The elevated risk of breast cancer in women with dense breasts is attributed to the high cellular content of dense tissue and interaction between cells that line the mammary ducts and surrounding tissue. Additionally, both tissue and cancer appear white on mammograms, making it harder for radiologists to flag malignancy in dense tissue than in fat, which appears dark.
While the link between dense breasts and breast cancer suggests that carrying extra pounds may have a protective effect against the disease, since overweight and obese women are more likely to have fatty breasts, the study reinforced previous research that has established a link between high body mass index and heightened breast cancer risk in post-menopausal women.
The researchers found that 22.8 percent of breast cancers in this group could have been averted if obese and overweight women attained a body mass index of less than 25, the equivalent of 155 lbs for a woman of 5 feet 6 inches.
Family History Presents Small Risk
By contrast, the study found that factors commonly associated with breast cancer risk accounted for less than 10 percent of cases in the population. A history of benign breast biopsy, for example, was associated with 6.9 percent of breast cancer in pre-menopausal women and 8.6 percent among post-menopausal women. A first-degree family history of breast cancer was linked to 8.7 percent of cases among pre-menopausal women and 8.2 percent of cases in post-menopausal women. And deferring childbirth until after age 30 was associated with an 8.7 percent risk in pre-menopausal women and 5.2 percent among those who were post-menopausal.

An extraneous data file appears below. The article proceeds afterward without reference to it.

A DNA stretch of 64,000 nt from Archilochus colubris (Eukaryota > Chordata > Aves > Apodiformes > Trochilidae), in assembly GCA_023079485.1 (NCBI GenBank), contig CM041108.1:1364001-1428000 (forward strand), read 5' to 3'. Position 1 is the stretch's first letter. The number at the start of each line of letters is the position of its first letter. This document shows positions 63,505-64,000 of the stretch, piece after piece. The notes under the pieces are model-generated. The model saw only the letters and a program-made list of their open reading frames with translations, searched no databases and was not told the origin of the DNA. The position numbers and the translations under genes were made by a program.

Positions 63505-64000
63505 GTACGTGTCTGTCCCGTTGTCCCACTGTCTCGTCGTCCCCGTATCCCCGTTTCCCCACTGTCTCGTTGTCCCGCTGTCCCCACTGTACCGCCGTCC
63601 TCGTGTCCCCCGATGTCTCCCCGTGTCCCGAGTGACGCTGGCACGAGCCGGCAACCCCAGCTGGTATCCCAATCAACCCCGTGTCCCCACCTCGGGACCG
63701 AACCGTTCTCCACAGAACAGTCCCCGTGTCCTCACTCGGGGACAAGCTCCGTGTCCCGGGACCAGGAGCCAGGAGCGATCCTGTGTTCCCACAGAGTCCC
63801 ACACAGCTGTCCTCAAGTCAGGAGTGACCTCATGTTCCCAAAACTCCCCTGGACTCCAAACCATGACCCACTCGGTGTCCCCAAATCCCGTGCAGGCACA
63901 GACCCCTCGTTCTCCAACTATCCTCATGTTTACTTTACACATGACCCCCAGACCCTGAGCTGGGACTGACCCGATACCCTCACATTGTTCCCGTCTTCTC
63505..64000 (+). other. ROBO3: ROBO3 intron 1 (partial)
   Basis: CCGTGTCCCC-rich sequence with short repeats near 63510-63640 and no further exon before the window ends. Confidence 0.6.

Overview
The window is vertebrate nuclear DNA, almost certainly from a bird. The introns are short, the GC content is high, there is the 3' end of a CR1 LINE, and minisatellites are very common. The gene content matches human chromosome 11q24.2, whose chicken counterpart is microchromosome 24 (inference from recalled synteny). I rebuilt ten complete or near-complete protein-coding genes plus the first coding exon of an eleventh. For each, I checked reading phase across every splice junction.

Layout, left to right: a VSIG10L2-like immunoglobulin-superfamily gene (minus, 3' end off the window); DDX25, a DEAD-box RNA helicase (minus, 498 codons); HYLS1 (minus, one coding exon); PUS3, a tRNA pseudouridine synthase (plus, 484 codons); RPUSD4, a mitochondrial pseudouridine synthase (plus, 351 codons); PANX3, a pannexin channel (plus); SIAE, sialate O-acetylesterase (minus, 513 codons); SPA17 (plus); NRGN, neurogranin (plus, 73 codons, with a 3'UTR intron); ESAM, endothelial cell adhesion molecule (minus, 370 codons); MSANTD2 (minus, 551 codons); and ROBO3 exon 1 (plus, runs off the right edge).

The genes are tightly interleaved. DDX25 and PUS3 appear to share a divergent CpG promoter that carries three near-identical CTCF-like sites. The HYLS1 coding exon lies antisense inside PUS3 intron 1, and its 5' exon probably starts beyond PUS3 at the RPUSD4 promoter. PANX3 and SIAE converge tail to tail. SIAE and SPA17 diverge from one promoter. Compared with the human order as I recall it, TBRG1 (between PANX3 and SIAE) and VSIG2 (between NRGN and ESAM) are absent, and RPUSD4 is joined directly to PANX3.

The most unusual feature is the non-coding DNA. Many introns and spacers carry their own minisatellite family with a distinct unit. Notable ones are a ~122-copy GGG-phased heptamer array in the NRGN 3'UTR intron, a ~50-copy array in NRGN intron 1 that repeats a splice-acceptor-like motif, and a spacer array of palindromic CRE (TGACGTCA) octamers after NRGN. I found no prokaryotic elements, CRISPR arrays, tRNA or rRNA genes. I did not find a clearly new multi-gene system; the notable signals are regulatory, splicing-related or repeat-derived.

“The most significant finding in this study is the impact of breast density on development of breast cancer in the population,” said senior author Karla Kerlikowske, MD, professor of medicine and of epidemiology and biostatistics in the UCSF Helen Diller Family Comprehensive Cancer Center. “We found that if breast density could be reduced by a single BI-RADS category, 13.4 percent of breast cancers in both pre-menopausal and post-menopausal women could be averted. Finding interventions that can reduce breast density, such as breastfeeding and/or increased number of children and birth of children before age 30, could contribute to preventing more cases than reducing any other risk factor in the study.”
According to the Centers for Disease Control and Prevention, 230,815 women were diagnosed with breast cancer and 40,860 died from it in 2013. In the same year 2,109 men were diagnosed with breast cancer and 464 died from it.
The study was supported by the National Cancer Institute-funded Program Project grant P01 CA154292.
Study co-authors are Marzieh Golmakani of the University of California, Davis; Diana Miglioretti PhD, of the University of California, Davis, and the Group Health Research Institute in Seattle; and Brian Sprague, PhD, of the University of Vermont in Burlington.